Teesta: India’s bid, Chinese plan, and media concerns in Bangladesh

After his meeting with Hasina, PM Modi had hinted at India’s interest in taking up the conservation of the river – a $1-billion project being eyed by China.

WrittenBy:NL Team
Sheikh Hasina and Narendra Modi shaking hands

The Teesta water dispute has returned to the headlines after Prime Minister Narendra Modi and Bangladesh counterpart Sheikh Hasina inked 10 defence, trade and connectivity pacts and smiled for the press in Lutyens Delhi last week.

While Indian media paid attention to the announcement about an expert panel from the country which will help Bangladesh manage and conserve Teesta water, sections of the Bangladeshi media featured apprehensions about Delhi’s failure to resolve the long-pending river dispute.

After his meeting with Hasina, PM Modi had on Saturday last week hinted at India’s interest in taking up the conservation of the Teesta river in Bangladesh – a $1-billion project being eyed by China. Hasina on Tuesday told the media that she will accept the “most beneficial” of the two proposals. “We’ll go for the one which is the most acceptable.”

Challenges remain to the possibility of any agreement on water-sharing between India and Bangladesh even as the proposed project gets attention.

West Bengal CM Mamata Banerjee, who has stalled any progress on water pacts citing the possibility of adverse consequences on agrarian communities in the state governed by her, has objected to the Centre’s remarks. “We cannot compromise on such a sensitive issue which has severe and adverse implication on the people. People of West Bengal will be the worst sufferers due to the impact of such agreements.”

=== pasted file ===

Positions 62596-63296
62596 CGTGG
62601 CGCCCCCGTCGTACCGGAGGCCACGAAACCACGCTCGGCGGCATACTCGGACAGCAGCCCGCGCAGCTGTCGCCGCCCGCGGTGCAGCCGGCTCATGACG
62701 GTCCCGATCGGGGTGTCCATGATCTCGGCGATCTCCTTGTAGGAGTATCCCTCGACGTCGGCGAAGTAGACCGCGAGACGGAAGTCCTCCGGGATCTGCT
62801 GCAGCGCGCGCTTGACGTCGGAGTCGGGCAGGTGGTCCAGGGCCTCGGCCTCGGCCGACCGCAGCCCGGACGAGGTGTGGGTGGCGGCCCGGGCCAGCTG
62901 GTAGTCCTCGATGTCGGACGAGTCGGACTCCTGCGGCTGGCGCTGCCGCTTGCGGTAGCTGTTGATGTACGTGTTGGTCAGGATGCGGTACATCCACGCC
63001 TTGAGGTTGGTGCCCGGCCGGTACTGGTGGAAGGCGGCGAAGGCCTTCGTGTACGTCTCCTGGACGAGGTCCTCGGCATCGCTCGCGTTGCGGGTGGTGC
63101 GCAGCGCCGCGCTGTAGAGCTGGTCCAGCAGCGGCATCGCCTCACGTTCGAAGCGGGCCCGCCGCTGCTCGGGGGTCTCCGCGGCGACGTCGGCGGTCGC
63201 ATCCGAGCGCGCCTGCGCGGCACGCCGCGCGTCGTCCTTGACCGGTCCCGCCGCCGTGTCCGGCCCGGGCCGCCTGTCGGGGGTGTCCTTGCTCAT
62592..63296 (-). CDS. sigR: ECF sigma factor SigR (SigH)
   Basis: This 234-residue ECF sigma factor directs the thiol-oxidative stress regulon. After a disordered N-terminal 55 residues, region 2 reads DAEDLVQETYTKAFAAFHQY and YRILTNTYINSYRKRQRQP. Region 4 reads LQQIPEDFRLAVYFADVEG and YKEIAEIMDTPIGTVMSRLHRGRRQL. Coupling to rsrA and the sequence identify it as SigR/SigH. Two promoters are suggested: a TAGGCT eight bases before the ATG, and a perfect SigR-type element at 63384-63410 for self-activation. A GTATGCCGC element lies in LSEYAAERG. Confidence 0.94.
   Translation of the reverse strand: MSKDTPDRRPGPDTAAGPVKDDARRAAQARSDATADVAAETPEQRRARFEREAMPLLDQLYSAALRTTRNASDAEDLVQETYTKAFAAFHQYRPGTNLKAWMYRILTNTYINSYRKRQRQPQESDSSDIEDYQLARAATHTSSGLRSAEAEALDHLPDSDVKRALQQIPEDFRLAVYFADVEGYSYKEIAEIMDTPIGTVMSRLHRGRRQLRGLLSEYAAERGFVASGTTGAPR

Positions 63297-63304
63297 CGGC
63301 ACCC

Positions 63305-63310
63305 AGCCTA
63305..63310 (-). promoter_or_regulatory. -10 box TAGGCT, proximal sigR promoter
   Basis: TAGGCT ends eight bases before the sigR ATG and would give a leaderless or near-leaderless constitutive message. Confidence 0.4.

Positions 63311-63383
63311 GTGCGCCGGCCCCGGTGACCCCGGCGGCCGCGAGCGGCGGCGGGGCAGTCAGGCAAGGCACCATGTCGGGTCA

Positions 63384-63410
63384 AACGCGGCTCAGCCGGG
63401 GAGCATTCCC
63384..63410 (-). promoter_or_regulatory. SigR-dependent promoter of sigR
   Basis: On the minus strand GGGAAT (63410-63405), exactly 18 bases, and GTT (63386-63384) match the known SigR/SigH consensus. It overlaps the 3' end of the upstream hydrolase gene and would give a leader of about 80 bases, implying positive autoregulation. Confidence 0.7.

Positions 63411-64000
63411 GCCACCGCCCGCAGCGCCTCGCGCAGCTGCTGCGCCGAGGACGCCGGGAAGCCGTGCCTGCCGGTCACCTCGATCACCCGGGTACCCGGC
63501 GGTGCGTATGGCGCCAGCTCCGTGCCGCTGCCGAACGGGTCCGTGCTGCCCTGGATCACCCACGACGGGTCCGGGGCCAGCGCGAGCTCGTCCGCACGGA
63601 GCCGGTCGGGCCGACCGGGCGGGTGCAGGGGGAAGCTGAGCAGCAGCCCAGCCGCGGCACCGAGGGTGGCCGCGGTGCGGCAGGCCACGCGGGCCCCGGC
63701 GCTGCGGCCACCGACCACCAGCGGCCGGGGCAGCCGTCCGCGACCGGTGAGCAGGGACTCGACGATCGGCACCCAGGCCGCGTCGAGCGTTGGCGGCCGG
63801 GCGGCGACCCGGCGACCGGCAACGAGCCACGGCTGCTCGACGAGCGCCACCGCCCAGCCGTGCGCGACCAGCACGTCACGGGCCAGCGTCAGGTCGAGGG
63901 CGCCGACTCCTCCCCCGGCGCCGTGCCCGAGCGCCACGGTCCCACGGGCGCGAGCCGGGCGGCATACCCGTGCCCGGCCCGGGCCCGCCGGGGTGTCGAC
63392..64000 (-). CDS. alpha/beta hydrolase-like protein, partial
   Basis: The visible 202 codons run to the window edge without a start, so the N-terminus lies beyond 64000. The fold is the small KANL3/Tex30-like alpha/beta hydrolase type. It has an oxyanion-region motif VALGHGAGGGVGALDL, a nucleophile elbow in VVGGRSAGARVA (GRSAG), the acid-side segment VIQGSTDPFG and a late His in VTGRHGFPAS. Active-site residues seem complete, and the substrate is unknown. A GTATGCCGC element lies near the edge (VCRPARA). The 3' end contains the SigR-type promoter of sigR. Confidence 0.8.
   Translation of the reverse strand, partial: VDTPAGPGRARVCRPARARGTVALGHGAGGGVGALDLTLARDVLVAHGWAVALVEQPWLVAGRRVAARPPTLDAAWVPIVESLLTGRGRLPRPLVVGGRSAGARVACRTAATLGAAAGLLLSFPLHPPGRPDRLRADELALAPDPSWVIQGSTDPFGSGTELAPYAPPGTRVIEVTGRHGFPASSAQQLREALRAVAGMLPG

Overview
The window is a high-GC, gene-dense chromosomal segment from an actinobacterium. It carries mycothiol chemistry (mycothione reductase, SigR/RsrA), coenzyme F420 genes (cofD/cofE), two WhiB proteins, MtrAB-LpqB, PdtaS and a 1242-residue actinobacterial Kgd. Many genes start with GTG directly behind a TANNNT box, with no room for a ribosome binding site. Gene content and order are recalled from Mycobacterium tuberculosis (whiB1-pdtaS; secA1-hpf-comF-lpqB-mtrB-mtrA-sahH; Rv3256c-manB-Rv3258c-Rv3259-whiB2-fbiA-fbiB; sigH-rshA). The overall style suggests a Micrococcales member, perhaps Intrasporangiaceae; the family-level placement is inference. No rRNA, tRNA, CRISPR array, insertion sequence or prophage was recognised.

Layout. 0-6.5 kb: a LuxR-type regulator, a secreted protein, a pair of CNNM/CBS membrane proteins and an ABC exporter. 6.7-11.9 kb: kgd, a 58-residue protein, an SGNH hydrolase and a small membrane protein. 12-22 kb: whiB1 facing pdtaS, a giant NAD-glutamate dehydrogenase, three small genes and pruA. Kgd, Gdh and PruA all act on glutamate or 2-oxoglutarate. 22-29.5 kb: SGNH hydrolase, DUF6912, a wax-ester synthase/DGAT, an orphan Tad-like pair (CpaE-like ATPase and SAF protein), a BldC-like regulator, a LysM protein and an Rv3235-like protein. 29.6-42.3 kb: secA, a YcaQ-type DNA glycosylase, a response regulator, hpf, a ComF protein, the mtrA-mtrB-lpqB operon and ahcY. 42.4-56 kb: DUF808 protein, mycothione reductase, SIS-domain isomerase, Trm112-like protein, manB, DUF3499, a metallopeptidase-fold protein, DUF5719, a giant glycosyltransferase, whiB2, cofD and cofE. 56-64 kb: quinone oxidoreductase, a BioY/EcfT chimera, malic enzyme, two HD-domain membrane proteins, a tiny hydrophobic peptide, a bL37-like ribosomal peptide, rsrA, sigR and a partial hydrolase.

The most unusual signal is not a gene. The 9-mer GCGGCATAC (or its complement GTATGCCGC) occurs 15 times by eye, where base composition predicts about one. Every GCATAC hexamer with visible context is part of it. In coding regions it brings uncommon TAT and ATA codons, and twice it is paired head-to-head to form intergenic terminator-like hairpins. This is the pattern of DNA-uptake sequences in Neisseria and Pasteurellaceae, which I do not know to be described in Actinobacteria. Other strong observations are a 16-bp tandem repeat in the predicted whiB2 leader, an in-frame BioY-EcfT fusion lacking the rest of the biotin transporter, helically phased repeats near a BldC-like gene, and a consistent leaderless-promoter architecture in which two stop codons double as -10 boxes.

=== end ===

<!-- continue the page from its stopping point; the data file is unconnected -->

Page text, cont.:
What the dispute is about

Teesta, a tributary of the Brahmaputra, is among the 54 transboundary rivers between the two countries. It flows southwards from Sikkim and northern Bengal before entering Bangladesh and becoming the primary river for its northern areas, accounting for about 14 percent of the country’s crop production.

However, dams constructed by India are said to have limited the flow of water.

Years after an ad-hoc water sharing arrangement had fizzled out in the 1980s, a water-sharing agreement was finalised under the Manmohan Singh government. But the Mamata Banerjee government in West Bengal has refused to grant approval since 2011. Banerjee is set to remain in power at least until 2026 and has repeatedly pointed out that there isn’t enough water to share with the neighbouring country.

Low availability of water in the Teesta in the lean months reportedly impacts agricultural communities in north Bangladesh too.

Amid the impasse with India, Hasina sought Chinese assistance during her visit to Beijing in 2019. The Chinese government offered a proposal in 2020, as part of which the Bangladesh government will bear 15 percent of the cost of the $1 billion project with the rest as Chinese loan. The Power Construction Corporation of China, or Power China, came up with a masterplan and feasibility study to stabilise the flow of the river through dredging, deepening and other measures, and to enhance water availability by building a network of ponds and canals. The average width of the river was estimated to reduce.